Vitamin B12 alongside folate is vital for the formation of red blood cells and its also important for nerve health.
Because red blood cells contain the protein haemoglobin, whose primary role is to transport oxygen around the body, low vitamin B12 levels can result in fewer red blood cells or a low amount of haemoglobin. Reduced levels of B12 can therefore lead to fatigue, lethargy, and feelings of weakness.
Our vitamin B12 blood test measures active B12 rather than total B12 and is the most accurate way of measuring your available level of vitamin B12. An active B12 test is the best early indicator of possible deficiency because it measures the total amount of B12 available for your body to use. The human body can store enough vitamin B12 to last a few years but certain groups are at a greater risk of deficiency because their stores will be depleted or they may have issues absorbing it from their diet.
Prolonged vitamin B12 deficiency can lead to anaemia, so spotting it early can help prevent this.
Vitamin B12 is mostly found in meat as well as chicken and fish so vegans and vegetarians are at a greater risk of vitamin deficiencies including B12. Therefore, a vegan or vegetarian diet must be planned appropriately, which may mean eating fortified foods 2-3 times per day or by taking a vitamin B12 supplement.
Older people are also at an increased risk of vitamin B12 deficiency and a folate deficiency, possibly due to poor dietary intake.
Vitamin B12 is one of the nutrients required to make red blood cells. Low levels can lead to a decrease in red blood cell production and potentially anaemia and also an increase in red blood cell size. Vitamin B12 is also important for neurological function. Testing blood levels of vitamin B12 can help detect low levels that need addressing whether through diet or supplementation if a vegetarian or vegan.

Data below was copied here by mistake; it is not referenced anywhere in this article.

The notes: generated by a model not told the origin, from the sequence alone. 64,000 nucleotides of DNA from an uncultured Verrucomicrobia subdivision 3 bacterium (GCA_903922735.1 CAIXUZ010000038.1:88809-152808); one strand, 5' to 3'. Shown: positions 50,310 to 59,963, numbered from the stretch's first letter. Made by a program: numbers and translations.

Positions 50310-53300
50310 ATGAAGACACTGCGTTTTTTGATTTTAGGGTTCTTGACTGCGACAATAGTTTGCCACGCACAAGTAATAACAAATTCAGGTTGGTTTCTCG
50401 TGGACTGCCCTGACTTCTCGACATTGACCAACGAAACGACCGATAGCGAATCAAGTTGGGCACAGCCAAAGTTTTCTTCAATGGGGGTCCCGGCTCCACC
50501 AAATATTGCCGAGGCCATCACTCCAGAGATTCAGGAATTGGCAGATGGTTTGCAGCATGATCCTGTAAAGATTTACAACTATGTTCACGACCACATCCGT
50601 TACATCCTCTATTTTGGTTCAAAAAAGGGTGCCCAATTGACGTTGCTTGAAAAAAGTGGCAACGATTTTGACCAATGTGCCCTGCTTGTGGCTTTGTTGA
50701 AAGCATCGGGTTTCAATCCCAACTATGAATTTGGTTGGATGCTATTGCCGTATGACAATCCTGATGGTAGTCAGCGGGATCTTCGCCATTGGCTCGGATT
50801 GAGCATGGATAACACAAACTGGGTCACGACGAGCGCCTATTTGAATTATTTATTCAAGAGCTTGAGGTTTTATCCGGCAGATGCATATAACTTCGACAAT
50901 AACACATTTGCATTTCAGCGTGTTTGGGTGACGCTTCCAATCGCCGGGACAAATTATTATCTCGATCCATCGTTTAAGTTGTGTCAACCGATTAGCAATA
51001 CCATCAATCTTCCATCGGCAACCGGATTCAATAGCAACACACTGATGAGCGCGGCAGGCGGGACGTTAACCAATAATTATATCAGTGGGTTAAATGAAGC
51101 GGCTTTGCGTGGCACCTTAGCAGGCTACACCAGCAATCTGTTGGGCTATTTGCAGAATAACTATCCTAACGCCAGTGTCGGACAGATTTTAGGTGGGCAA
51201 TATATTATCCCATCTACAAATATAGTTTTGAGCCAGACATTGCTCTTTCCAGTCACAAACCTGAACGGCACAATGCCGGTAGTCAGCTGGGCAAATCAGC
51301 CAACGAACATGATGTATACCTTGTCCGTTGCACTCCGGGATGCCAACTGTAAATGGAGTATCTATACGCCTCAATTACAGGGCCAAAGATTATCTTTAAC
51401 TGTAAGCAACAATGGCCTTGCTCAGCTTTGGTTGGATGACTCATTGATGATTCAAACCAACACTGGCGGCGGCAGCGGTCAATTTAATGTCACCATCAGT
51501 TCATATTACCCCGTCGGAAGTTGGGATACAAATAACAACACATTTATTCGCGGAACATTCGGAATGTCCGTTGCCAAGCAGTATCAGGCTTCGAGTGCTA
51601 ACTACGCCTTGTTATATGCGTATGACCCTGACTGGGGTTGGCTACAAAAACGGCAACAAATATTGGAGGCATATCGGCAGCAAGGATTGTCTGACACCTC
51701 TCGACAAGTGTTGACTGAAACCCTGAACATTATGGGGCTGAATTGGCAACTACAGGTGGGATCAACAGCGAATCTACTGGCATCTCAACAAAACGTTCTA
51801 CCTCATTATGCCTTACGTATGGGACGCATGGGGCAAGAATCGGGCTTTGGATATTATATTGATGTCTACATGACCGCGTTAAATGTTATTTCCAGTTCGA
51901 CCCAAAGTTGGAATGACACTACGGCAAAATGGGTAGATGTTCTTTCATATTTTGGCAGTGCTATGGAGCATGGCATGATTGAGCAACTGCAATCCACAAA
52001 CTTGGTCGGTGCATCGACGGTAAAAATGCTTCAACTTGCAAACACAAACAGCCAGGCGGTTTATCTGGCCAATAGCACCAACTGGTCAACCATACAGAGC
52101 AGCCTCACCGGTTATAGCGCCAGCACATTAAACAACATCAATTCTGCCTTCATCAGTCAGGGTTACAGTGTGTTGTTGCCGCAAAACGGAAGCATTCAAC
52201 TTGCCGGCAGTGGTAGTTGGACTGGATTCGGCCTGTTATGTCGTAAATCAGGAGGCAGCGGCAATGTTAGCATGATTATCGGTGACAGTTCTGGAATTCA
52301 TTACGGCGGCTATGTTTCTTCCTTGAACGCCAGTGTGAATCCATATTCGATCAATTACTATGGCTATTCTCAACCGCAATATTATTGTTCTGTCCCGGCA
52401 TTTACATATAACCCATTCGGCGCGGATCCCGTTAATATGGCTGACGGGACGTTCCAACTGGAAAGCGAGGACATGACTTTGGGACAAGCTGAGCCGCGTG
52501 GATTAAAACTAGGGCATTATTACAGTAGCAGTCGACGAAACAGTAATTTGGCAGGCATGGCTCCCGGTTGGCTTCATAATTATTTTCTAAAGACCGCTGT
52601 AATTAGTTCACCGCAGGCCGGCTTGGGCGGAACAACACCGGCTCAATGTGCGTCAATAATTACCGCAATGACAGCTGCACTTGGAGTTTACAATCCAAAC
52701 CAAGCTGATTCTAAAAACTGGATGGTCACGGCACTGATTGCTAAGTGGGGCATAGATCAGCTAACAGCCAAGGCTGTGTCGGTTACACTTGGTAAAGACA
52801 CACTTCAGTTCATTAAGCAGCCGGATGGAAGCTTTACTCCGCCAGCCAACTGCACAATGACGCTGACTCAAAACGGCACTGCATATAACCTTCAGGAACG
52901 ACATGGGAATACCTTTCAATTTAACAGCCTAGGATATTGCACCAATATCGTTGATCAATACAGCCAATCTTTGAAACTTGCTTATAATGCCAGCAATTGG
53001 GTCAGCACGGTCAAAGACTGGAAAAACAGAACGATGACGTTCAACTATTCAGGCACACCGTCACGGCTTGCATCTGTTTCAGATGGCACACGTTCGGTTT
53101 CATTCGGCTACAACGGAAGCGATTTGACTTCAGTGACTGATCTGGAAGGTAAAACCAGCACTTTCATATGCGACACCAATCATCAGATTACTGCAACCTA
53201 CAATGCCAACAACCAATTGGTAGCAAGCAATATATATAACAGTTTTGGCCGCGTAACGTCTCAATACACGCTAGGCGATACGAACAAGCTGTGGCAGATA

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Active B12 is the total amount of vitamin B12 available for use within your body. It is essential for the development of red blood cells as well as DNA. It also has important roles in nerve function.
The vitamin B12 test will show if your active vitamin B12 levels are above the minimum normal range of 37.5 pmol/L.
Low vitamin B12 levels can cause:
If you eat a healthy, balanced diet you should acquire all the vitamins and minerals your body needs to function properly. However, someone who is on a vegan or vegetarian diet might need to take a vitamin B12 supplement, particularly because most of the vitamin comes from animal-based sources. There are some vitamin B12 fortified sources but these may be limited.
You can check vitamin B12 levels using our at-home vitamin B12 test kit. Our test enables you to check your active B12 levels quickly, easily, and affordably. Simply send your sample direct to our UKAS accredited lab and your accurate result will be available within 48hrs on our secure digital dashboard.
Active B12 is best way to test B12 as it only measures the form of vitamin B12 that is available to be used by the body. A total B12 test, which is the standard test offered by the NHS, measures the total amount of both active and inactive B12.
The problem with testing for total B12 is that the test may show as normal but mask low levels of active B12. Active B12 typically makes up around 10% to 30% of B12 in the body.
Generally, high levels of vitamin B12 are not considered to be toxic which is why there isn’t an upper range. Very high levels are rare but are seen in some types of leukaemia or liver disease.
The human body doesn’t make vitamin B12 which makes it an essential vitamin. That means it must be absorbed through the diet or by taking a supplement.
So, the best way to naturally increase your vitamin B12 levels is to eat a wide variety of foods and be sure to incorporate some rich B12 sources.
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